Although diesel and pickups go together smoothly in our minds, this is the first light-duty diesel-powered pickup truck available in our market since before I was born.
I wasn’t born yesterday.
The Ram to which I’ve been granted the keys over the last number of days features the enticing new 3.0L turbocharged diesel engine, but it’s also a four-wheel-drive, Laramie-trimmed, crew cab-bodied pickup with a vast array of options.
It isn’t just a pickup. It’s a luxury limo, a work truck, a fuel miser, an all-weather traveller, a style statement, a secure vault, and a family car.
You don’t need your Ram EcoDiesel to be a $70,090 (CDN) Laramie model like the one Chrysler Canada sent me. A Quad Cab will perhaps suffice for those without rear-facing child seats. The V6 diesel is available in trims other than Ram’s high-end Laramie model. You won’t be required to tick off all the checkboxes on the options sheet. And though the new engine can take over a review, the Ram 1500 is good enough that the diesel isn’t the only positive part of the experience.
The 240-horsepower V6 diesel generates 420 lb-ft of torque at just 2000 rpm. Not at all unlike other diesels, there’s still a moment of hesitation when the throttle is first applied, during which the owner of a Hemi-engined Ram will say to himself, “I ain’t sure she’s got enough pies in the oven.” Thankfully that moment is brief, and the swell of torque enjoyed when overtaking on a rural two-lane is something Pentastar Ram owners ought to try at least once.
The diesel doesn’t deserve full credit. It works in conjunction with an excellent 8-speed automatic. You’re always in the right gear, and the next gear is only a blink away. Together, they make for a tremendously refined powertrain. There’s a hint of dieselly clatter when manouevring in tight spots, back and forth in a nine-point turn. (Thank-you to the Elantra and Civic drivers in Herring Cove, Nova Scotia, who boxed me in. I needed my father’s help to direct me out, which wasn’t embarrassing at all in front of my wife and mother.) But overall, this diesel has been forcefully silenced with enough sound deadening to hush a crowd of guffawing fishermen.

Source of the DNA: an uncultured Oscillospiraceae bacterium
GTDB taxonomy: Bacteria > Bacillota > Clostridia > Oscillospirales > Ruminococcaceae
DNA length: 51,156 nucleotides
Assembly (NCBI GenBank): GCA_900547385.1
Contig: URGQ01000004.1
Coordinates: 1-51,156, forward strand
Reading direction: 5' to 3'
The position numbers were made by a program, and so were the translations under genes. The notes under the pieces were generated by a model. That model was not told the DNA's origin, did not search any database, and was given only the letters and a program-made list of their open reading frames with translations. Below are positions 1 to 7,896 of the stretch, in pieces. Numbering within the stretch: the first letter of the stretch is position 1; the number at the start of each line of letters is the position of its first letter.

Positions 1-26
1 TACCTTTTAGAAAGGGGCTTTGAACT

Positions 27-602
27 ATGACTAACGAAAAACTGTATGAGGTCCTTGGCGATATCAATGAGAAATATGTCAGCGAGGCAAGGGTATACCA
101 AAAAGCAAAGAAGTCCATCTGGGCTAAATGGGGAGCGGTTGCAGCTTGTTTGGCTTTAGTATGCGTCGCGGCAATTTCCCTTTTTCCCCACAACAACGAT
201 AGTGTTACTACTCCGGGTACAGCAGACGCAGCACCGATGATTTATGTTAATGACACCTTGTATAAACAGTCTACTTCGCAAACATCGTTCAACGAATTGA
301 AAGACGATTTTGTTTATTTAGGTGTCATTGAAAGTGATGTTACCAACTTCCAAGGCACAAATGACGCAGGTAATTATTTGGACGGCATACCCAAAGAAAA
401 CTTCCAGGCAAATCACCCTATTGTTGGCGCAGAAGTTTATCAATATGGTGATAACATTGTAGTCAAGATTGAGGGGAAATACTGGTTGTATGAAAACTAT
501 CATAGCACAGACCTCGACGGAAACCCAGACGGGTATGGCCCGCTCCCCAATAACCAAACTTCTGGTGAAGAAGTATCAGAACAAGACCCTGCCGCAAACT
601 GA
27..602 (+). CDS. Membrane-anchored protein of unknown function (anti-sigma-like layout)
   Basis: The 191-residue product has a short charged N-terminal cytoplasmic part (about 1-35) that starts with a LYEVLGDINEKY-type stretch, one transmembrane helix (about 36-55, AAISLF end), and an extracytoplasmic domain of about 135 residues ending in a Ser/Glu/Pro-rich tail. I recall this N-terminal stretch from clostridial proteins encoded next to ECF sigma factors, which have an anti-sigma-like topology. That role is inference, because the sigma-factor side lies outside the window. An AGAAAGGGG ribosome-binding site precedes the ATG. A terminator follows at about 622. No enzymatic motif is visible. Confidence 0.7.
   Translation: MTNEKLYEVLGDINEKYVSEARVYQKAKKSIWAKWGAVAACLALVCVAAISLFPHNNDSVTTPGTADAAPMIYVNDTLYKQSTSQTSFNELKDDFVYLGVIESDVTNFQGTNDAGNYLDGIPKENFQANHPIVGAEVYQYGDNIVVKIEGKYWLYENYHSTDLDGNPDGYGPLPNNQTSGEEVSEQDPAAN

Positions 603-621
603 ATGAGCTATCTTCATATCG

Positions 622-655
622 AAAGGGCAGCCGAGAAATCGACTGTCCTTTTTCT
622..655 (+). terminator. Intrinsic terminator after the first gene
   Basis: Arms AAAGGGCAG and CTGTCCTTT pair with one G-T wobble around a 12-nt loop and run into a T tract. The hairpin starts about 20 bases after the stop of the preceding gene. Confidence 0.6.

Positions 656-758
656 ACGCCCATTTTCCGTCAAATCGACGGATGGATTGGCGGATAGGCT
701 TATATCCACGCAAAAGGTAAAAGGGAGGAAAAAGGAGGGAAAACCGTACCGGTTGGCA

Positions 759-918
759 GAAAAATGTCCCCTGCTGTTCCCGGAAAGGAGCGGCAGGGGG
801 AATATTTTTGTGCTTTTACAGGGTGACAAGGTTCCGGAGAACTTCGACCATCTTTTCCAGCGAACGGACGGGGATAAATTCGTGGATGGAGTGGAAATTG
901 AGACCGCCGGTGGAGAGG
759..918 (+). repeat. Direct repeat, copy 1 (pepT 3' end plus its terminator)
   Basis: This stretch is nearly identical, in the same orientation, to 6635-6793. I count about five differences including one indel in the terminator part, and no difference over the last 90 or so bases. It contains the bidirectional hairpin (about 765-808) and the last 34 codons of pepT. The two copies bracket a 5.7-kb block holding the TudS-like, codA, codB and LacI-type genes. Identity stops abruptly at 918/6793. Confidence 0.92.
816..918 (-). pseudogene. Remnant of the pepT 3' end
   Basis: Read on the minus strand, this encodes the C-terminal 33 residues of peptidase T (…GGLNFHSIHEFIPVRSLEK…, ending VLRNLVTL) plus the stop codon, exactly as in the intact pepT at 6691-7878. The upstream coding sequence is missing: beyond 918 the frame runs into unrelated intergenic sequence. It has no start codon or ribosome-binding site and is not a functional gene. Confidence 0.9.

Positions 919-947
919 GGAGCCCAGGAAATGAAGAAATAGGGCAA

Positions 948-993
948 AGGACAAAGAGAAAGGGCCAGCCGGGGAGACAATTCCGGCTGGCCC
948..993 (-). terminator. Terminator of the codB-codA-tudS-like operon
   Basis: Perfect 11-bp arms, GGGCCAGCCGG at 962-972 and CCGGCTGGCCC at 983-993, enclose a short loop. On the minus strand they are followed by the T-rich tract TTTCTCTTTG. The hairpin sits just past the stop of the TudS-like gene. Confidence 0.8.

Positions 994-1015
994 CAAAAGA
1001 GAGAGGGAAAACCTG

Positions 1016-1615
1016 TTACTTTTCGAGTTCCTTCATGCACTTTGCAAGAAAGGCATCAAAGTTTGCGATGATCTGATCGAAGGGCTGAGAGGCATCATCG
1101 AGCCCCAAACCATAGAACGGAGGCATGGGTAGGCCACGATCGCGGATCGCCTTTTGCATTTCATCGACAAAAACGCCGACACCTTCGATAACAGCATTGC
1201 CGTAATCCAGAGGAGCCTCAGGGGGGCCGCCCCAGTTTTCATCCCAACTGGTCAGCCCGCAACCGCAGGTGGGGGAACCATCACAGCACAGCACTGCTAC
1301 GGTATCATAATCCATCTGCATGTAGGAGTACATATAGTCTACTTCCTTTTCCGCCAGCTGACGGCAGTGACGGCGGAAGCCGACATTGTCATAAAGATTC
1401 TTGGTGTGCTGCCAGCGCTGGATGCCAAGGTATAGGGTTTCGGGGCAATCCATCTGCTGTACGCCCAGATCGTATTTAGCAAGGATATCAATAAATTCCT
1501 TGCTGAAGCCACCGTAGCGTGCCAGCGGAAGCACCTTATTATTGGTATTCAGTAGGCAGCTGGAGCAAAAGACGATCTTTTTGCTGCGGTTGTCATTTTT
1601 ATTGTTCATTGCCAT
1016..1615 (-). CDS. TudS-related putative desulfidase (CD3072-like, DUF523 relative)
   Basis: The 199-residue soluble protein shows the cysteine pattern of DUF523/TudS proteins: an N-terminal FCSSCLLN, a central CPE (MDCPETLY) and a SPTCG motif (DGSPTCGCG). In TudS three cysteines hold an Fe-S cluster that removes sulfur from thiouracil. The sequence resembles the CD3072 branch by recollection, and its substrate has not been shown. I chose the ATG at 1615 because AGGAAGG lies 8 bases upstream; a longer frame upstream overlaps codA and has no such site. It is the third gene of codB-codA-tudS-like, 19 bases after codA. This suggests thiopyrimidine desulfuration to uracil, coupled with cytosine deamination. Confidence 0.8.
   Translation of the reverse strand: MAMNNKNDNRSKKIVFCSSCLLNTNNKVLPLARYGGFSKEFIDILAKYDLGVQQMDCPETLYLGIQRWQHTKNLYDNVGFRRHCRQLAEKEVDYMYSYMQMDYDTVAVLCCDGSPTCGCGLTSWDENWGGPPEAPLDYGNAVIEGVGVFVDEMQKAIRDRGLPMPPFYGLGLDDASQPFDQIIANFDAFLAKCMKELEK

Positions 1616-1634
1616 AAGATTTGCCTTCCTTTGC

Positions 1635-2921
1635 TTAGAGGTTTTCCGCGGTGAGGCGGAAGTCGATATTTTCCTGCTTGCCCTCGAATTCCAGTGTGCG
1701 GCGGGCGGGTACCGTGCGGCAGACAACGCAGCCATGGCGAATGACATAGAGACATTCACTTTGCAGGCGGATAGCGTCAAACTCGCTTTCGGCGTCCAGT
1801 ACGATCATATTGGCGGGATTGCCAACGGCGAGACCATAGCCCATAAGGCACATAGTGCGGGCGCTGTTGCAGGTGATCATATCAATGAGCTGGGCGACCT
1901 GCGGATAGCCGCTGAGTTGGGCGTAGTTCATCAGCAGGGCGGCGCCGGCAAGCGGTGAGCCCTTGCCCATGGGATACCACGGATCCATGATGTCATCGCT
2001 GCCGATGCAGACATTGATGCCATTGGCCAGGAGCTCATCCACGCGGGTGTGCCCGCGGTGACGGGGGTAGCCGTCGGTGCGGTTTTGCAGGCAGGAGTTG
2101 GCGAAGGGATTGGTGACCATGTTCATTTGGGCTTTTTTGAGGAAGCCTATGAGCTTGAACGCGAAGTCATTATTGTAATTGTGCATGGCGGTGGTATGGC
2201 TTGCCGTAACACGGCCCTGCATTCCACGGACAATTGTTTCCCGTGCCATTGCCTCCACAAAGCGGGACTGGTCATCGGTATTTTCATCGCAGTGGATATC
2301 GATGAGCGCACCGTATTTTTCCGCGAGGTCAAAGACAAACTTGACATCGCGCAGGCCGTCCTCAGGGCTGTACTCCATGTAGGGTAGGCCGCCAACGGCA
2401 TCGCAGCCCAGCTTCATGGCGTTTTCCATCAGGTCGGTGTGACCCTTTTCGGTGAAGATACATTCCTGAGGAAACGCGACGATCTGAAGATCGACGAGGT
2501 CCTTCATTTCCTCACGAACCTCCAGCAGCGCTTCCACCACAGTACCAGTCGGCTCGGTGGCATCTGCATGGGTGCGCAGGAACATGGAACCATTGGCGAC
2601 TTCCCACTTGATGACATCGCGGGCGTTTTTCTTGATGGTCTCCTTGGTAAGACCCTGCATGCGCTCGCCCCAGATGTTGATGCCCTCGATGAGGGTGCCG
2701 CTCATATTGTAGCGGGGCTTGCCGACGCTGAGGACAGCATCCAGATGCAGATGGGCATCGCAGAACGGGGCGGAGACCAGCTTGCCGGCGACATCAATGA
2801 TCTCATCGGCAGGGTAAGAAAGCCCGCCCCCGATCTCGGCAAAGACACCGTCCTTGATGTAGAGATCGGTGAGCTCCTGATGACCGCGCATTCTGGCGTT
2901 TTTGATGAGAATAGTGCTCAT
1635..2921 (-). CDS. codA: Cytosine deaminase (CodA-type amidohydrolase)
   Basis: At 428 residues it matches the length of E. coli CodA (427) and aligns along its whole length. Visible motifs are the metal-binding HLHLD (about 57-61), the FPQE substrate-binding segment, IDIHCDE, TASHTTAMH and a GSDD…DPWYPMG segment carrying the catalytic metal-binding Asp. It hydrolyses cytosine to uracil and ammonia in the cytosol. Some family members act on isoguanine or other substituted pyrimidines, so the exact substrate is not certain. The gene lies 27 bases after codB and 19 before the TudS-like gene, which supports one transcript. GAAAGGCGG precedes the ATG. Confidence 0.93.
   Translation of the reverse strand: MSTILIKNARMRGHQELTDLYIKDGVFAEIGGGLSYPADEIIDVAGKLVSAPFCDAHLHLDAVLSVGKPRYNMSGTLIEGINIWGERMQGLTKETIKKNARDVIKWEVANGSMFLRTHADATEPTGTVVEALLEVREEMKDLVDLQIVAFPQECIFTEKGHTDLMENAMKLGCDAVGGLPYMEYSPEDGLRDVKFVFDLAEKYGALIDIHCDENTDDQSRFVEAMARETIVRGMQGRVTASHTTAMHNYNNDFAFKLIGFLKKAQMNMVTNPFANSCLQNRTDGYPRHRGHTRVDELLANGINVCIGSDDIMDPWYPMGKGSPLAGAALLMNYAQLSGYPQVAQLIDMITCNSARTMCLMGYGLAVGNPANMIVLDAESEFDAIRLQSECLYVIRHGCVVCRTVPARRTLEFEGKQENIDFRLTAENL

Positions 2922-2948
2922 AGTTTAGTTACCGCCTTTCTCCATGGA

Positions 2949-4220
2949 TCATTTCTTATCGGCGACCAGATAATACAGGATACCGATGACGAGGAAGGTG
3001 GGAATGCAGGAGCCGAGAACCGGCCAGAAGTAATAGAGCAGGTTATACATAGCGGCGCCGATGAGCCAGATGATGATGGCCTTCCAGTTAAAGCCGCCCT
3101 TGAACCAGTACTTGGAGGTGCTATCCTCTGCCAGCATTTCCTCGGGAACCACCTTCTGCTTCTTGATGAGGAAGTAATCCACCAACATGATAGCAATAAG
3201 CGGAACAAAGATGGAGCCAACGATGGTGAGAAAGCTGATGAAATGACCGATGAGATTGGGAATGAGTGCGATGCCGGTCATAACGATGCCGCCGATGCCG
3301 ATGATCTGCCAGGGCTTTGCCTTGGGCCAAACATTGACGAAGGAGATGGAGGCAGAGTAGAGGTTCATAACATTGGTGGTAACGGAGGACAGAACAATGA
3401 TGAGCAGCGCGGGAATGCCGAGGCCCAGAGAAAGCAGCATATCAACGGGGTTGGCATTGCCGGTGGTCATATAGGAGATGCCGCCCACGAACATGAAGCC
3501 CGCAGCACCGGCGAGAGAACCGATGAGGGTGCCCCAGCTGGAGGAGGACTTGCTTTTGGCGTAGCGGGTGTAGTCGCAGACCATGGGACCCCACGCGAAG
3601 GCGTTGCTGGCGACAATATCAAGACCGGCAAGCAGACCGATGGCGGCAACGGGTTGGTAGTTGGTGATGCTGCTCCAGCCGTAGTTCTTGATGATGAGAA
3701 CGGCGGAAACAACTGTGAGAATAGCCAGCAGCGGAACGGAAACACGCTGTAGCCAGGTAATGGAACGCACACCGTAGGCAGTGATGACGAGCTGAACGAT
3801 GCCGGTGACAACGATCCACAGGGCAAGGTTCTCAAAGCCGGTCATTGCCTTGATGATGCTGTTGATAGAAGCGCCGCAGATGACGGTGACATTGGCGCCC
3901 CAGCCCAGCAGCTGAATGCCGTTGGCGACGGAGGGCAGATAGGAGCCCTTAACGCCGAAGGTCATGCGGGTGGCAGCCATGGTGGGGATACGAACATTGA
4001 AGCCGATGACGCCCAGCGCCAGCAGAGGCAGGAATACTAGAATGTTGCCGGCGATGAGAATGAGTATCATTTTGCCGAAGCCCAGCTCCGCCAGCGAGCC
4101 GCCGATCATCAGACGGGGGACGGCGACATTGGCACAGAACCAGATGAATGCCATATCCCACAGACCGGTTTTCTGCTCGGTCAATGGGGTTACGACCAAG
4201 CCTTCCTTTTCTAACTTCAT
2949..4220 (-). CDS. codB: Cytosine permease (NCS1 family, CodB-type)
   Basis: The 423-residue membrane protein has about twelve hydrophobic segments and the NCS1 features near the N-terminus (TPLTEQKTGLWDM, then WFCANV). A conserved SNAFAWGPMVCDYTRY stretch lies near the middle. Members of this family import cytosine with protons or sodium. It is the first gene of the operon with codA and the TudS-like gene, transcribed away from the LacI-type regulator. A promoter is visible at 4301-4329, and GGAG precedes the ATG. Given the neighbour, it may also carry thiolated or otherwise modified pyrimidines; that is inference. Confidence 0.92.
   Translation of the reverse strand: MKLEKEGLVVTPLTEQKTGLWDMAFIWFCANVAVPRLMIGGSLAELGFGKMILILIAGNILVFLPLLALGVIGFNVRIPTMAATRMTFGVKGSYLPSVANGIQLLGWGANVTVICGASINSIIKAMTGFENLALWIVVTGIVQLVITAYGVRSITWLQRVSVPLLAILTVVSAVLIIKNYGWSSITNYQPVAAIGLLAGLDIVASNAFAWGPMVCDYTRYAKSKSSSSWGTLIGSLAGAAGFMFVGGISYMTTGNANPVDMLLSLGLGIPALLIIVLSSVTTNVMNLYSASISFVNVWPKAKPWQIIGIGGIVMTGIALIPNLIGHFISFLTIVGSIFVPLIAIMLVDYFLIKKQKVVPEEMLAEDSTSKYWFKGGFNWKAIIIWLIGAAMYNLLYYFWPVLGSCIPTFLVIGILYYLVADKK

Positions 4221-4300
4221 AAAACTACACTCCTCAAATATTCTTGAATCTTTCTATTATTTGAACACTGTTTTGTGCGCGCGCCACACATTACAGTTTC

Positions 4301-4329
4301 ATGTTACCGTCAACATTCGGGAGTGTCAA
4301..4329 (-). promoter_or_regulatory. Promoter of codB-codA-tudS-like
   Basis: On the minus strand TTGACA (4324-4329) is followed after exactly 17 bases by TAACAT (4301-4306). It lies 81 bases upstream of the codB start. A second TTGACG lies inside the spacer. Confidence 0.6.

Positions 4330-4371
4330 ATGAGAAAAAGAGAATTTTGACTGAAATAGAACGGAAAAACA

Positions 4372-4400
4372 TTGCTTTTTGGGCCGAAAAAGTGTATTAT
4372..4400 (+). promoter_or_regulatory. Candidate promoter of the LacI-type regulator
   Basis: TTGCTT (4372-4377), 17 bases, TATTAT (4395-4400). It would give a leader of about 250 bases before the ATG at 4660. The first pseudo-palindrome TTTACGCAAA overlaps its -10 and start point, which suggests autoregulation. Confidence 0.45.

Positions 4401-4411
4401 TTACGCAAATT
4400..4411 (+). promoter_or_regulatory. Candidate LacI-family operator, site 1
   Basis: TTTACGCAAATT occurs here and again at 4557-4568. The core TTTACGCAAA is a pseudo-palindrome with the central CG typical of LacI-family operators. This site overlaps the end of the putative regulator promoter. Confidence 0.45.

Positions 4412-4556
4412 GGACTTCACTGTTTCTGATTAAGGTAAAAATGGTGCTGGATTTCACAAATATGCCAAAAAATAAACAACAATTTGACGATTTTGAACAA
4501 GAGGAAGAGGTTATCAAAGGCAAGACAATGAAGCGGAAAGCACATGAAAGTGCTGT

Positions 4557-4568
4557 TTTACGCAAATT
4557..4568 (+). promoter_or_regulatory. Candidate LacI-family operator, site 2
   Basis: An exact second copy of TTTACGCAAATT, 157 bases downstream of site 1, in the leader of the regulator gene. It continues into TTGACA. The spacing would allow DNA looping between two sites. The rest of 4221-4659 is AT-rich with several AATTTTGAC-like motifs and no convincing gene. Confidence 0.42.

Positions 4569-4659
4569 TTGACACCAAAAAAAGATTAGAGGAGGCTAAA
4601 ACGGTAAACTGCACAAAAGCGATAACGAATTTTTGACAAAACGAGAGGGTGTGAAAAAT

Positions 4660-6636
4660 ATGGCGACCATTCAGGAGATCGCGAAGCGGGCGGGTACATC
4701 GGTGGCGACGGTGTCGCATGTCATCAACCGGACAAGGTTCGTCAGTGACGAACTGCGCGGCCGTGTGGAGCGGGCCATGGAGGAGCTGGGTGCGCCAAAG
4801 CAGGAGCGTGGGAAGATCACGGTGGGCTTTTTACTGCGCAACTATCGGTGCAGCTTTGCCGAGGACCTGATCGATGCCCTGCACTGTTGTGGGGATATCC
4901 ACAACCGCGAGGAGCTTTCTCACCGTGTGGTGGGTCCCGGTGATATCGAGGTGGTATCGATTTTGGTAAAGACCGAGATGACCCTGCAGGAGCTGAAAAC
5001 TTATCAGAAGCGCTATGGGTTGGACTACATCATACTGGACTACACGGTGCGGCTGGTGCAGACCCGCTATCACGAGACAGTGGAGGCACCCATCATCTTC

Better yet, the Ram diesel doesn’t use very much fuel, not by pickup truck or even large crossover standards. In the real world, where I can fill the tank, measure the distance travelled, and then calculate consumption by re-filling the tank, the Ram used 13% more fuel than its onboard computer led me to believe. Yet at 20.1 mpg, in mostly urban driving, we used 9% less fuel than we did in a 5.3L V8-engined GMC Sierra tester last fall, and that Sierra was driven mostly on the highway. (We also used 16% less fuel in this diesel Ram than we did in the Pentastar V6 Ram last summer.)
Then again, for American customers, the EcoDiesel is a $2850 option on this Laramie model, over and above the Hemi V8 and $4000 more than the 3.6L V6.
The premium might not matter as much once you start driving the EcoDiesel, once you see how slowly the fuel gauge needle falls, once you solidify your long-held belief that Truck = Diesel. With our family of three in the cabin, a cooler full of sandwiches and chips and pop in the bed, and Ramboxes full of hoodies and blankets, we picked up my parents for a picnic on a hill high atop the ocean outside the city. But we were hardly consuming any fuel, relative to other pickup trucks, so without a moment’s thought we extended our journey from York Redoubt to three different coves and one little harbour.
That’s the kind of freedom that, once paid for on transaction day, diesel owners enjoy throughout the rest of their ownership period. You don’t convince yourself of the long-term financial benefits of a sunroof, and you shouldn’t need to establish the economic advantages of this diesel, either.